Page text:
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The World’s Best (and Worst) IT Cities to Work and Play

Despite all the economic and political strife in the world, the globe-trotting techie still has opportunities for working at home and abroad — and even take in an adventure! For every hot spot, however, there’s an evil twin nearby. Here are some cities that should tickle the traveling bone of IT pros, as well as cities in the same country to steer clear of.

Brazil’s Best: Sao Paulo
Sao Paulo is a city on high-tech’s fast track, specifically the emerging area known as Brooklin. Who’s in Sao Paulo? AT&T, Microsoft, Samsung, Oracle, Hewlett-Packard, to name a few. Sao Paulo’s favorite tech son is Mike Krieger, co-founder of Instagram, the picture-sharing app that Facebook just bought for $1 billion.

Brazil’s Worst: Sao Paulo Slums
You don’t have to venture far from the booming central city of Sao Paulo to find the worst places. Sao Paulo has some of the largest slum populations in South America. We’re talking shanty towns made of cardboard and wood and the occasional concrete wall. It’s a tale of two cities.

Germany’s Best: Munich
Here are some cool stats about Munich: It’s the third largest city in Germany, plays host to many large companies (BMW, Siemens, Allianz) and has one of the largest communities of programmers. Even better, Munich has a buzzing nightlife and is well-known for its breweries and tasty white sausage.

Germany’s Worst: East Berlin in the ’80s
We’re going back in time before President Ronald Reagan told Russian leader Mikhail Gorbachev to “tear down this wall.” The Berlin Wall, built in 1961, became a symbol of communism. Living in East Berlin up until the late ’80s was an oppressive, Orwellian experience. Thankfully they tore down that wall in ’89.

France’s Best: Paris
Paris is one of the great cities in the world and should be on the short-list for job destinations. There is so much to do: spending leisure time in a cafe, gazing at the Eiffel Tower, touring the cathedral of Notre-Dame. Of course, we’re not all that sure about the technology scene. Our guess is it’s a bit insulated, given the many years France spent pushing its own version of the Internet, called Minitel.

France’s Worst: Rest of France
Quick, name another major city in France you’d want to visit.

China’s Best: Beijing
No global list would be complete without a city in China, which is well on its way to becoming the country capital of the world. The tech capital in China is Beijing, home to a wealth of tech talent, venture capital and the acclaimed Tsinghua University. If Beijing isn’t your thing, try Hong Kong. A couple of years ago, Forbes called Hong Kong China’s next tech hub.

China’s Worst: Linfen
A few years ago, put together a slideshow of the Worst Cities to Work in IT: International Edition. Guess what city topped the list? Answer: the coal-producing center of Linfen, China. Combine coal, air and people, and you get one of the most polluted cities in the world.

England’s Best: London
London’s calling! This is the place to be if you’re looking for tech work abroad. Check out London’s major tech locale, Tech City/Silicon Roundabout. “Despite our investors being in Silicon Valley, I came here because all of our customers have a strong presence in London,” says American ex-pat Rob Fitzpatrick, founder of startup FounderCentric.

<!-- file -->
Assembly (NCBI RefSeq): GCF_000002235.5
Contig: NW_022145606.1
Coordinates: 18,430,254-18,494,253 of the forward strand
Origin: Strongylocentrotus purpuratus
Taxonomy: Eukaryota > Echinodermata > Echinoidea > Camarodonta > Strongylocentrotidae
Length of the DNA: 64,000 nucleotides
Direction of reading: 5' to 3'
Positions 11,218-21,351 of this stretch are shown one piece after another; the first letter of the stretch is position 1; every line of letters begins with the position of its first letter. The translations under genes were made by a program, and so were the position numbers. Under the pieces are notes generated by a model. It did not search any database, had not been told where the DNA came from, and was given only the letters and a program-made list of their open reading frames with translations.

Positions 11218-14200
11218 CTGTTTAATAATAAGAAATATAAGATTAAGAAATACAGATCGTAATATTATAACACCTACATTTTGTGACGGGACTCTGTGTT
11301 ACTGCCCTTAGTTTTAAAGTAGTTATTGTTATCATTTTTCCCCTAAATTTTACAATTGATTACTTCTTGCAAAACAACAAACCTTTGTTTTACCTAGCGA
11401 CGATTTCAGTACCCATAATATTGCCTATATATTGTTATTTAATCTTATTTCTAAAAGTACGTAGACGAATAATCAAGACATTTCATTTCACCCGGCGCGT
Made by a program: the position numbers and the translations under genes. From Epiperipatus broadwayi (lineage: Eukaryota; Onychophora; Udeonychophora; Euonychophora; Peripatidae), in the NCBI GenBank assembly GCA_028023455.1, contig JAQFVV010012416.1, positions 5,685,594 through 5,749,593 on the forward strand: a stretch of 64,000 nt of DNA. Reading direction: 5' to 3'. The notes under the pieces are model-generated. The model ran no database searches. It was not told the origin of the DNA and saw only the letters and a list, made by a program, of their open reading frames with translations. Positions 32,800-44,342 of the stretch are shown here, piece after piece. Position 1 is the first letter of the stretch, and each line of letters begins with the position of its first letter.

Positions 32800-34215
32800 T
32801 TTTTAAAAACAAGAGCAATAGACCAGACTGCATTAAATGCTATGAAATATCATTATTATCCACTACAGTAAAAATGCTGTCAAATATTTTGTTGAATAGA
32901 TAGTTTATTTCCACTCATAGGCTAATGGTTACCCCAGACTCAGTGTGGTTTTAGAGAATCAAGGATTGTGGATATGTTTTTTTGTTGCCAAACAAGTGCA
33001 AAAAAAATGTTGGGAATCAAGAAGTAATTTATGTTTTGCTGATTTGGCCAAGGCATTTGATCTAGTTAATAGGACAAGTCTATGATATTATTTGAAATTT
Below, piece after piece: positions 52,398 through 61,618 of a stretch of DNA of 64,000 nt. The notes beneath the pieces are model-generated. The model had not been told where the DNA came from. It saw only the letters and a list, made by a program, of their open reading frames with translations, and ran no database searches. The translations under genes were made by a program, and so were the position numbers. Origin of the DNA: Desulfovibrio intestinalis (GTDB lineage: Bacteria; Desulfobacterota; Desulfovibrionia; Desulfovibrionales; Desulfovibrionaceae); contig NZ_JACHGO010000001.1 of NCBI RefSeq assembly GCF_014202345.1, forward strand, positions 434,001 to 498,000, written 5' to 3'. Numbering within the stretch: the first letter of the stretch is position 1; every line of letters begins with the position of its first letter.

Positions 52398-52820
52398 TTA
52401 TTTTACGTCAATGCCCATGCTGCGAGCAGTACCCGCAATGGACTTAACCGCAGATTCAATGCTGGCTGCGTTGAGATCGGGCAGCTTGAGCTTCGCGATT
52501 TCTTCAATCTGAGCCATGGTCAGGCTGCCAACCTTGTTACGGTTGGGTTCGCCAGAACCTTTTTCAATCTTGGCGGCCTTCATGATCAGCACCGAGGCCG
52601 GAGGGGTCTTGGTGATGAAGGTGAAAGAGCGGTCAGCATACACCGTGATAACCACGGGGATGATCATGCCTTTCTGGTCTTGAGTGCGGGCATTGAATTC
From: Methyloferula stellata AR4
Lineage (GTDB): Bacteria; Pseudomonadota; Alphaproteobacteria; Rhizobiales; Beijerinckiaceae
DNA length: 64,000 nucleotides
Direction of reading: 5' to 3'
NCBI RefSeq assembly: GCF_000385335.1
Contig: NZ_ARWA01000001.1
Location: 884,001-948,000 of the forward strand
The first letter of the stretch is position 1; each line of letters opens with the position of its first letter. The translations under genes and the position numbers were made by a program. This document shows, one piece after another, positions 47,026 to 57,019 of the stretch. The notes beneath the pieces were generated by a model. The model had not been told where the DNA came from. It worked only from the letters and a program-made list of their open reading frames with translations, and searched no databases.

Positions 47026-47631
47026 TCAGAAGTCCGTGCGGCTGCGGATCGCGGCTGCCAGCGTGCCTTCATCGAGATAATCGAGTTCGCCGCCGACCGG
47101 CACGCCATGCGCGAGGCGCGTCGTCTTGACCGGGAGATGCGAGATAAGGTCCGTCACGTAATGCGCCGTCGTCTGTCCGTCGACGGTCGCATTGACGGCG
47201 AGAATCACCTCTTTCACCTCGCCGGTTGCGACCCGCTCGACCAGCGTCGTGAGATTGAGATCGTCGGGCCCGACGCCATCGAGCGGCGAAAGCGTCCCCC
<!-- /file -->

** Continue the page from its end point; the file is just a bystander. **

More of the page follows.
England’s Worst: Nottingham
A few years ago, think tank Reform ranked Nottingham as the most crime-ridden major city in England and Wales. Apparently, the evil Sheriff of Nottingham got the last laugh on Robin Hood. Most recently, a dozen men and two youths were sentenced for rioting last summer, which included firebombing a police station. And you thought Sherwood Forest was dangerous.

UAE’s Worst: Dubai
Then there’s the ugly side of Dubai. Despite its modern wonders, Dubai is steeped in cultural tradition. American expatriates can land in jail for all sorts of minor transgressions: kissing or holding hands in public, swearing or making rude gestures, driving with any amount of alcohol, wearing revealing clothing at places other than the beach, etc. Be careful, techies

UAE’s Best: Dubai
Dubai is the world’s richest dream destination rising out of the desert. You can venture onto a man-made island in the shape of a palm tree, snow ski in a hotel while the sun beats down outside, and work in some of the most modern facilities. We hear the nightlife is pretty exciting, too.

Dubai’s tech scene, Internet City, is the largest information and communication technology business park in the Middle East.

Ireland’s Worst: Belfast
The Belfast “Good Friday” agreement of 1998 ended the Troubles in Northern Ireland, yet there are still occasional outbreaks of violence. Most folks will tell you Belfast is perfectly safe, citing low crime rates and friendly people. Then again, Belfast is the birth place of the Titanic. How much bad luck can one place have?

Ireland’s Best: Dublin
Earlier this year, Microsoft began investing an additional $130 million in its data center in Dublin. Computer training schools have also popped up. Dublin is fast becoming one of the most exciting tech pubs, errr, hubs. Great, now we’re craving a pint of Guinness.

United States’ Worst: Middle of the Hatfield-McCoy Feud